We’ve been seeing complaints all day about Assassin’s Creed Unity‘s performance on consoles. Here’s what we know from our own experience, and from what others are reporting around the internet.
I’ve played a fair bit of the game on Xbox One, and have found the frame-rate to be a real bummer. To my eye, it generally seemed like it was hovering somewhere south of the 30fps that most gamers expect as a bare minimum, and frequently dropped well below that. When I’d play online on my otherwise stable internet connection, things were worse.
I haven’t played the PS4 version of the game, but unexpectedly, Eurogamer’s Digital Foundry reports that it’s actually worse than the Xbox One. That’s unusual, given that the majority of console games perform slightly better on Sony’s system. Regardless, it seems that no matter which console is attempting to run it, Assassin’s Creed Unity is unable to run smoothly.
(As for the PC version, it will likely depend on various users’ setups. I’ve had wildly inconsistent performance on my i7 4770k rig with SLI’d GTX 770 graphics cards, despite having the latest Nvidia drivers, but others have said they have gotten the game working ok.)
Here’s a console frame-rate analysis from Digital Foundry, with both console versions coming in under 30fps for prolonged stretches of the game, which matches up with my previous impressions. Sony’s console does markedly worse than Microsoft’s, dipping down to the 20fps mark for distressing periods of time:
Unity is the first graphically intensive third-party game this year to be developed for Xbox One and PS4, but not for Xbox 360 and PS3. (That is, it’s the first big-budget game made by a platform-agnostic publisher, rather than designed exclusively for one console or the other.) The idea has been that by cutting the older systems loose, we’d get a game that could really show us what these new boxes could do. It’s an exciting prospect! Unfortunately, this time we got a lesson in how even one of the the world’s most well-staffed game development studios can still bite off more than they can chew.
It’s a shame, because for all its faults, Unity is often lovely-looking. It can feel, at times, like a terrific showcase for what these new consoles are capable of. (A+ kissing scene, Ubisoft!) But its technical stumbles are a reminder that any new hardware is going to suffer from some growing pains, and that we’re probably going to get a few more lemons before game developers get their heads around these new machines.
Obviously, it sucks that people might pay for a game and get something that doesn’t work very well. PC gamers can always tweak their settings to try to find a compromise that works, but the unspoken promise of console gaming has long been that console owners won’t have to worry about all of that. Pop the game in, and it works. Unity fails to live up to that promise, leaving console users with little recourse but to hope for a post-release patch from Ubisoft that will improve the game’s performance. That sort of thing has happened before, though the performance issues here are pervasive enough that I doubt Unity will ever run as smoothly as, say, last year’s Assassin’s Creed IV did on PS4 and Xbox One. (Not a fair direct comparison, of course: Unity is clearly demanding a hell of a lot more of both consoles than last year’s game.)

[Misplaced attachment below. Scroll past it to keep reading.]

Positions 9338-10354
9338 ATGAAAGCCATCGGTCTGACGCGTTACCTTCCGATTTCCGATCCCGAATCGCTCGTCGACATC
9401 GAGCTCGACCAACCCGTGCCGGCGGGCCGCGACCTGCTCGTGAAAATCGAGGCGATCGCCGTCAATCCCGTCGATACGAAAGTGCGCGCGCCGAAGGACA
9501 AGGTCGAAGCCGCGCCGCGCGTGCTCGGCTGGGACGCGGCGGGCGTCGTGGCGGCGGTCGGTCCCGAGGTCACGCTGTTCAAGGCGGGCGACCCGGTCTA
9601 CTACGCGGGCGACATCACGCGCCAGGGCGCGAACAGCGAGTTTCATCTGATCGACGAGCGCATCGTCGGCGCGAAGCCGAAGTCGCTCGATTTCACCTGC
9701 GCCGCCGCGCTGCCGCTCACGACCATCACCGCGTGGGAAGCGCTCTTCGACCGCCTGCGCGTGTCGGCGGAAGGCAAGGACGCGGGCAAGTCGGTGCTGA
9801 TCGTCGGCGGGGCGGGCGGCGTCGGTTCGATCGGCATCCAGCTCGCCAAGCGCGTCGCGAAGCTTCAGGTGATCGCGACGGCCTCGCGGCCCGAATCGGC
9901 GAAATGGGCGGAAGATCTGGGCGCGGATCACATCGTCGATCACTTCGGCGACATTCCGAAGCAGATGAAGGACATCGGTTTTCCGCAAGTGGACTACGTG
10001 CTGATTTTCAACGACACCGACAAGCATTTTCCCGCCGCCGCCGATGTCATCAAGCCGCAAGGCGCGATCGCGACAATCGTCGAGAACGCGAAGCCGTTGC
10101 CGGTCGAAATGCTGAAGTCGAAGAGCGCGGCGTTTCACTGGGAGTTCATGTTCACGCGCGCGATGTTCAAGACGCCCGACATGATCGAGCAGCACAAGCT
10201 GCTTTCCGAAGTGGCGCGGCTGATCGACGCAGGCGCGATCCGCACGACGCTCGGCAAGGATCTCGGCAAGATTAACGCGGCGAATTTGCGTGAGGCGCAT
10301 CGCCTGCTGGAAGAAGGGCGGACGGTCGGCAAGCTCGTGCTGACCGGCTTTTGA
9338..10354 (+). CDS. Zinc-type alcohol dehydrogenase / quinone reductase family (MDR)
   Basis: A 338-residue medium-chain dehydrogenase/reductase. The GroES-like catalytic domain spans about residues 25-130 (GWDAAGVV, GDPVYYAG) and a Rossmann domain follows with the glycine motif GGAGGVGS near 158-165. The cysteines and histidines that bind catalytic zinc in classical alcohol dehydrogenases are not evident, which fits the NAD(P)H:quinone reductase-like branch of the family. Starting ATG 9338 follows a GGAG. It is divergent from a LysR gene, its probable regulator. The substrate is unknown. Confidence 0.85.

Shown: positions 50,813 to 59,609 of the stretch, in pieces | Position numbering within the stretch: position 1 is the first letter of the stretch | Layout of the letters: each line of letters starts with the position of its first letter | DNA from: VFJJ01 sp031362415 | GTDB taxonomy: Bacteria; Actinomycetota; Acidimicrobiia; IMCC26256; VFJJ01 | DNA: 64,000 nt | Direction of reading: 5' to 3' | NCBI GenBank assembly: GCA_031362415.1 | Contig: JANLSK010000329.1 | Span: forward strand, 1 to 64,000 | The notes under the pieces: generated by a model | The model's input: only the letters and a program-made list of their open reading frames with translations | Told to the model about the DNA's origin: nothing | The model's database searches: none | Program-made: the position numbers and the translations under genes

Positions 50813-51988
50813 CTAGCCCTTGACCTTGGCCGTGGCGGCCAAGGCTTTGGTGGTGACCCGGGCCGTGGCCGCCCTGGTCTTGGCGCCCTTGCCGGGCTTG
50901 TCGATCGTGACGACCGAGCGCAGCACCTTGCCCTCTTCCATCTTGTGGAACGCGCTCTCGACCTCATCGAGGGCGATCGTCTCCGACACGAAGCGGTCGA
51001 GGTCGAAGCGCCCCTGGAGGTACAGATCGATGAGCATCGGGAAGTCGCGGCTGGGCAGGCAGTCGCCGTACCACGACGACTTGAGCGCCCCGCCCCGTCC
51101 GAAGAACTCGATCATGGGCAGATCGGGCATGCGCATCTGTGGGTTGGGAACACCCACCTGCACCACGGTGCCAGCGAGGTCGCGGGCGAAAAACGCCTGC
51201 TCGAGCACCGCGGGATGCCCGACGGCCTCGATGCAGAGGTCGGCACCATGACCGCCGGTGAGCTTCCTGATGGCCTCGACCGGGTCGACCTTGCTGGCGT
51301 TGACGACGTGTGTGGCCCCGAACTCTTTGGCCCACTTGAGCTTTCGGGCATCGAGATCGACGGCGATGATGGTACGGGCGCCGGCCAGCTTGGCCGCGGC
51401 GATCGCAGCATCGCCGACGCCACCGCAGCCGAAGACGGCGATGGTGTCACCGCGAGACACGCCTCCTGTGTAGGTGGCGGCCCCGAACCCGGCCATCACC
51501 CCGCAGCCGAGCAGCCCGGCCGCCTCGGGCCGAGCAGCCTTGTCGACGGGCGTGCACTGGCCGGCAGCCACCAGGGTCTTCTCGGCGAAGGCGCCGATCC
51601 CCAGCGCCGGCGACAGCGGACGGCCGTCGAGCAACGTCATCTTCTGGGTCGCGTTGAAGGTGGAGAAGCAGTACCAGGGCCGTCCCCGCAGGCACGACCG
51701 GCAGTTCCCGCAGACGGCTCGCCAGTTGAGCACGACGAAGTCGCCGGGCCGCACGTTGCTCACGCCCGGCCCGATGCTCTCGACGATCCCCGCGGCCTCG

I’ll admit that I’m more sensitive to this stuff than some — my boss Stephen, for example, doesn’t really mind sub-optimal frame rates, and said as much in his Unity review. Over the last couple of years, I’ve become one of those people whose eye twitches every time the counter in the corner of a PC game ticks from “60” down to “59” and the game stutters for a split second. So, the constant frame rate fluctuations in Unity bug me more than most.
Still, I sense that even a player who has no idea what frame-rates are would likely find Unity‘s performance lacking, even if they wouldn’t be able to clearly articulate why. It’s in the game’s general feeling of weird disconnectedness, the way it never quite seems to be “listening” to you or responding to your button presses. Get in a sword fight in the comparatively solid Shadow of Mordor, and you can immediately feel the difference. One game is right there for you, and as a result you feel connected with it in a satisfying way. The other game is too busy crunching numbers to respond.
There’s no question that both the Xbox One and the PS4 can run amazing-looking games. Both the PS4’s Infamous: Second Son and the Xbox One’s Sunset Overdrive are open-world games that look brilliant and run smoothly. So, sure, Unity could be an anomaly. Given the host of other issues the game has, it does seem like the technical shortcomings I’m noting here are at least partly just expressions of a more generally troubled development. Still, it’s disappointing to see one of the alleged standard-bearers for the new console generation stumble so badly out of the gate.